Tuesday, December 10, 2002
(Eritrea Press Availability. Also participating was the President of Enitrea, Isaias Afwoki)
Rumsfeld: My goodness Mr. President I expected to hear some words from you.
President: I will go right after you.
Rumsfeld: I am very pleased to be here with our delegation from the United States, we have in Eritrea a country that is cooperating in the global war on terrorism and has offered a variety of areas of assistance to the world wide coalition of some 90 countries. A country that has been forthcoming with respect to the present efforts, with respect to Iraq and the United Nations.
We in the United States recognize that the global war on terrorism is a long one, it will take time, there are forces in the world that are urging and recommending and teaching fanatacism and extremism and terrorism and those forces need to be overcome.
They're not the kinds of forces that can be dealt with in a day a week a month or a year, and to do it requires close cooperation between our two countries and other countries in the region and across the globe, so that those who value freedom and those who oppose fanatacism and extremism and terrorism will ultimately prevail.
Mr. President we thank you very much for your hospitality we appreciate having the opportunity of hearing your perspectives. I think one of the important things that has come from the events of September 11th for the United States is the development of new relationships around the world with countries that have relationships that are growing and developing and evolving in ways that are to our mutual benefit. So I'm very pleased to be here and I thank you Sir.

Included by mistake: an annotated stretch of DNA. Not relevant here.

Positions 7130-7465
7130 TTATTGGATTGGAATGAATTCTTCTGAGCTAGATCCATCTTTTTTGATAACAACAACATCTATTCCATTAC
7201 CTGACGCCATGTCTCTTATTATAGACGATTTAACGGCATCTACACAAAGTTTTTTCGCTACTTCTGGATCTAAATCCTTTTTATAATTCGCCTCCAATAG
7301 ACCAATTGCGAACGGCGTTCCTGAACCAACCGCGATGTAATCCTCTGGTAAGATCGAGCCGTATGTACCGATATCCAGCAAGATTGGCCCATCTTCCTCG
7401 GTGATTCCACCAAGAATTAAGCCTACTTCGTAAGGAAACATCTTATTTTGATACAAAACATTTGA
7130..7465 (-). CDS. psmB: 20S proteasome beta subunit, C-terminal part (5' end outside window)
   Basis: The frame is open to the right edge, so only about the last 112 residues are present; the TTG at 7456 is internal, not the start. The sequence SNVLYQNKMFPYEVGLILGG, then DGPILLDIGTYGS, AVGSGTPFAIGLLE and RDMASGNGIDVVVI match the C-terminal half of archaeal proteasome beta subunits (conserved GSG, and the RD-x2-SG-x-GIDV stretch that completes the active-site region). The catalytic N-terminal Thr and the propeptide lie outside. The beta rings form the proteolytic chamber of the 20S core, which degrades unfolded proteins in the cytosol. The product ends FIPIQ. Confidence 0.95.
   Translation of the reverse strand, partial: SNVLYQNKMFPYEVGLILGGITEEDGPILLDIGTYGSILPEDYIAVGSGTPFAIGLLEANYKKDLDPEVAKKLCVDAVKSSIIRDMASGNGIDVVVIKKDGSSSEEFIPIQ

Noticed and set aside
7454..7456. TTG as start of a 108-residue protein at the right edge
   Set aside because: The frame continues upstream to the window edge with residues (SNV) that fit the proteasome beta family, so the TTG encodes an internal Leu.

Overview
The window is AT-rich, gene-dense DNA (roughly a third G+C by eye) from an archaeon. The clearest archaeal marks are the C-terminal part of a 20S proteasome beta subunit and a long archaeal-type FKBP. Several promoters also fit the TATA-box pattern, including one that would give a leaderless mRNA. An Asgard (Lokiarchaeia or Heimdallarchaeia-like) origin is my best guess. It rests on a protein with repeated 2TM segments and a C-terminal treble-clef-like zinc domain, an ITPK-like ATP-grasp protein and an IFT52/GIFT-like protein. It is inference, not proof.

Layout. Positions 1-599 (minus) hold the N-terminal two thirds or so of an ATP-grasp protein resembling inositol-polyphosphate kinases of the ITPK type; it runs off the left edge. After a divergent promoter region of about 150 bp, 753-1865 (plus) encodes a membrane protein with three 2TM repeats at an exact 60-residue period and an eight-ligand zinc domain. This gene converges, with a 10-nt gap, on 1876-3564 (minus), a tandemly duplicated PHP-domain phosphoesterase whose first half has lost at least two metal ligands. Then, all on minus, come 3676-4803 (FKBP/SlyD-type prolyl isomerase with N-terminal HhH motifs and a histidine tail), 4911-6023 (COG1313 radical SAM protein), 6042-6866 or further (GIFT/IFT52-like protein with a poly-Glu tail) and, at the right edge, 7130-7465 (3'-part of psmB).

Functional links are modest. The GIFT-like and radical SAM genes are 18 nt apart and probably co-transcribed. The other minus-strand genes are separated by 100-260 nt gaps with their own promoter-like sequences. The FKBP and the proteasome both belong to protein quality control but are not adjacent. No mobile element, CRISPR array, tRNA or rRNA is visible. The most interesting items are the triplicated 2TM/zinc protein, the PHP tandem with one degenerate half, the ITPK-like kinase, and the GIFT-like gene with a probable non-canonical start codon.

President: (inaudible) working together with our partner the United States to make things peaceful and safe. Thank you again Mr. Secretary for this important visit.
Q: What can Eritrea offer?
President: We are not offering anything but we are here to provide our limited resources if they can be useful in any way.
Q: Does that include inviting U.S. Forces to your country?
President: That's the least we can offer.
Q: Does the United States intend to station forces here?
Rumsfeld: It's interesting the line of questions tend to think of a relationship between our country and in this case, this country as transactional. There must be some thing one will give in exchange for something else. And I think it's probably not the best way to think about the relationship. The way to think about the relationship is the way the president stated. It's that this country has been dealing with the problem of terrorism as our country has. We both agree that these are the kinds of problems that are global, not the kinds of things that can be dealt with by any single country. That requires cooperation over a sustained period of time, and multi-faceted relationships that are mutually beneficial, that will vary from county to country. Eritrea's relationship with each of its neighbors is somewhat different. And our relationship with each one of the neighbors in this part of the world is somewhat different.